Turkey has deployed artillery units to support Iraqi Kurdish Peshmerga forces in the offensive to liberate Mosul from Daesh, while four Turkish F-16s are also included in the international coalition.
Turkish forces in Iraq have fired artillery on Daesh positions near the Bashiqa camp just outside of Mosul as international efforts to liberate the city intensify.
At least 17 Daesh terrorists were killed in the operation, Turkish Foreign Minister Mevlut Cavusoglu said on Monday. Earlier in the day, Prime Minister Binali Yildirim announced that Turkey had leant artillery units to support Iraqi Kurdish Peshmerga forces battle Daesh on the Mosul front.
"The Peshmerga have mobilised to cleanse the Bashiqa region from Daesh. They asked for help from our troops at the Bashiqa camp and we are supporting them with artillery, tanks and Firtina howitzers," Yildirim told CNN Turk.
Four Turkish F-16 fighter jets are also said to involved in the operation to retake Mosul, despite the Iraqi government's objections to Turkish participation.
Iraqi Prime Minister Haidar al Abadi on Saturday rejected Turkey playing a role in the operations. Abadi previously warned that Turkish involvement could lead to a "regional war" for control of the oil-rich city.
But Turkey insists that it initially deployed troops last year to assist and train local Kurdish and Sunni Arab forces at the Bashiqa camp on the invitation of the Iraqi government.
While the central Iraqi government in Baghdad now opposes the Turkish presence, the Erbil-based autonomous Kurdistan Regional Government (KRG) still welcomes Turkey's help.
Peshmerga forces advance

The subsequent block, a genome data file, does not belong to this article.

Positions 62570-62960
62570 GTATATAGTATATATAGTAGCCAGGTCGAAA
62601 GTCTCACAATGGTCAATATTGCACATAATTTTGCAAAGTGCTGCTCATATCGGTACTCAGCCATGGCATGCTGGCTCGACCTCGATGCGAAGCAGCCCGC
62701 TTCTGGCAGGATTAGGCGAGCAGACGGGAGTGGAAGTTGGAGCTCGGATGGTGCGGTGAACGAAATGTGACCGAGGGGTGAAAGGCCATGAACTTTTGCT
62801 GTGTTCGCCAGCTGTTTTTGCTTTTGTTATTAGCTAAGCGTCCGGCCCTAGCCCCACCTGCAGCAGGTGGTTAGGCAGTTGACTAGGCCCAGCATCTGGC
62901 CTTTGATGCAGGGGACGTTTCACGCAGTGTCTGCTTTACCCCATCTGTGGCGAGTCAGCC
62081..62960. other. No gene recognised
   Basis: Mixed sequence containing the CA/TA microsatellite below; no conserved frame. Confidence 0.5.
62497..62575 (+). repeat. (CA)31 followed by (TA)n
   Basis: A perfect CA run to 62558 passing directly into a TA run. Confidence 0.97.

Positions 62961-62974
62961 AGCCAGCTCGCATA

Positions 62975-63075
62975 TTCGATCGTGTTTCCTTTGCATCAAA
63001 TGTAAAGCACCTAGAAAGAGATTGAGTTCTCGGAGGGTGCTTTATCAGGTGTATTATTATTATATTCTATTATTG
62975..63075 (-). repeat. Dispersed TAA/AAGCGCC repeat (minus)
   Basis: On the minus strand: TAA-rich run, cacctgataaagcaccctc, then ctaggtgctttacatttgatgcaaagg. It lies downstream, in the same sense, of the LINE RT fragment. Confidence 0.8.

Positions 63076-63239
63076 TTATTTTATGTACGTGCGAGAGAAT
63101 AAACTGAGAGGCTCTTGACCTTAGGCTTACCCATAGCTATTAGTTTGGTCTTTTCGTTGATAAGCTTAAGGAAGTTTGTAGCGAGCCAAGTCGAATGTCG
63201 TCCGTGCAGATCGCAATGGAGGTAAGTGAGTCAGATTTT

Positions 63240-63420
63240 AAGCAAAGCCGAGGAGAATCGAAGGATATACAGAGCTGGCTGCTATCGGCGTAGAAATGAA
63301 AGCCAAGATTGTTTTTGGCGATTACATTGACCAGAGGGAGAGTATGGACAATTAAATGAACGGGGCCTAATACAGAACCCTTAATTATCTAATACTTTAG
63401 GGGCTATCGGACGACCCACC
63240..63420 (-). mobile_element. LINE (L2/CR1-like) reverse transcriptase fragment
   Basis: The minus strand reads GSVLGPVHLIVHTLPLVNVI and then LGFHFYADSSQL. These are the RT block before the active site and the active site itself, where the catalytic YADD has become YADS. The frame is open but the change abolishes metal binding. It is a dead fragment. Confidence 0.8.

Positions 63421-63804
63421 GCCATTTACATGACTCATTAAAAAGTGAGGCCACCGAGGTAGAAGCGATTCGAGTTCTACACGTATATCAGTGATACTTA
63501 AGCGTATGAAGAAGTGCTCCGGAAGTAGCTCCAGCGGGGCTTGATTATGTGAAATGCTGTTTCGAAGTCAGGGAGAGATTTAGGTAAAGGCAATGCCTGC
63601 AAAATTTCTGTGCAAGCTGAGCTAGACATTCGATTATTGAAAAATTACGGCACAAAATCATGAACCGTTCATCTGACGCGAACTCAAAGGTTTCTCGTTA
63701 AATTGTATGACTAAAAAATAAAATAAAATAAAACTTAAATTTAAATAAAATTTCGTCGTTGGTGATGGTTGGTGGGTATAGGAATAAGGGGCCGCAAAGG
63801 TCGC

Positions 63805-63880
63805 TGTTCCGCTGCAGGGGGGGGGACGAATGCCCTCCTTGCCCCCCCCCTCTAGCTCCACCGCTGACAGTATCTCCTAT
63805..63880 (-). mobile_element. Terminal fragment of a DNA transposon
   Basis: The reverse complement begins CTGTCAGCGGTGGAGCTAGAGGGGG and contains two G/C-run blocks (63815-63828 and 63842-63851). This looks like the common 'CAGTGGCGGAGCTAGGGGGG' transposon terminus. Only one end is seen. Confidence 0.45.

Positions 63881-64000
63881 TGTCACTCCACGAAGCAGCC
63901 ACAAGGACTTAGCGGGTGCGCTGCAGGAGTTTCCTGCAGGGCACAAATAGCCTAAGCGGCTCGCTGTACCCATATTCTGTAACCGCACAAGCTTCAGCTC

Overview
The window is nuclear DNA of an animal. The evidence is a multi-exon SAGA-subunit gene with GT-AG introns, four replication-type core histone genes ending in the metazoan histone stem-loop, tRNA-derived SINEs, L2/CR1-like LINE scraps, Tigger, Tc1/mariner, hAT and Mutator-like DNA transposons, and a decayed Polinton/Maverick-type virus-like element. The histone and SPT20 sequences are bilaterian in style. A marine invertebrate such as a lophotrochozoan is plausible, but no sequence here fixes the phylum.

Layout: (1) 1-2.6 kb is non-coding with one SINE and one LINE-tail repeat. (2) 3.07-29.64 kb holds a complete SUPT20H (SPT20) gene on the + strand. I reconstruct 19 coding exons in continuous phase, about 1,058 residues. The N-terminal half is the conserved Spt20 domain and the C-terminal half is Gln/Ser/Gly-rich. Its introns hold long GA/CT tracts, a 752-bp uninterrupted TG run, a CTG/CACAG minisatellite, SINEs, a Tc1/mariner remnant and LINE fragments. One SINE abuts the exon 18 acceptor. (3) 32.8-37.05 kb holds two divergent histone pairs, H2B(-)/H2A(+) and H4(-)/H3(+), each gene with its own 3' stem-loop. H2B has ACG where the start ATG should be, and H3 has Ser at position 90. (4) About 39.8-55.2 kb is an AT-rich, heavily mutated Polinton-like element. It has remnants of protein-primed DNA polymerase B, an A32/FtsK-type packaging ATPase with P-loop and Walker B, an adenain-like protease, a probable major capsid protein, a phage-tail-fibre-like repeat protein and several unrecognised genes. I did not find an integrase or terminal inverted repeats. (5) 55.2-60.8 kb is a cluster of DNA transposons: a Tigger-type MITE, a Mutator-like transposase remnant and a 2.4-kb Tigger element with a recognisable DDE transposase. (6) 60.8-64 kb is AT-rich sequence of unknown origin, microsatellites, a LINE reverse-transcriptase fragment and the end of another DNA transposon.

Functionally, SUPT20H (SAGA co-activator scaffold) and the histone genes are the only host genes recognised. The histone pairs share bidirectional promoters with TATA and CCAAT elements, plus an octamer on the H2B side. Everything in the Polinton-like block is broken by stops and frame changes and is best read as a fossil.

On Sunday, Turkish-backed Peshmerga troops advanced towards Mosul. They are now just seven-kilometres away from the city, sources on the ground said.
Meanwhile, an Iraqi force of about 30,000 soldiers and allied Shia militias are pushing into Mosul under US, French and British air cover.
Daesh captured Mosul, Iraq's second largest city, in mid-2014 before overrunning large swathes of territory in the country's northern and western regions.
Mosul, which has a civilian population of 1.5 million, remains the last Daesh stronghold in Iraq after government forces successfully secured the cities of Fallujah, Ramadi, Tikrit and the west of Baghdad.
Operations are currently focused on freeing villages around the city, but Daesh has staged attacks apparently aimed at distracting the advancing forces.
Daesh attacked the city of Kirkuk with suicide bombers on Friday and hit Rutba, a town 360 km west of Baghdad, on Sunday. In an attempt to repel the offensive on Mosul, Daesh also set fire to a sulphur plant near the city. Up to 1,000 people were treated in hospital after inhaling toxic fumes.
The terrorist group has also rigged the city with explosives, built oil-filled moats, dug tunnels and trenches and are reportedly preparing to use civilians as human shields.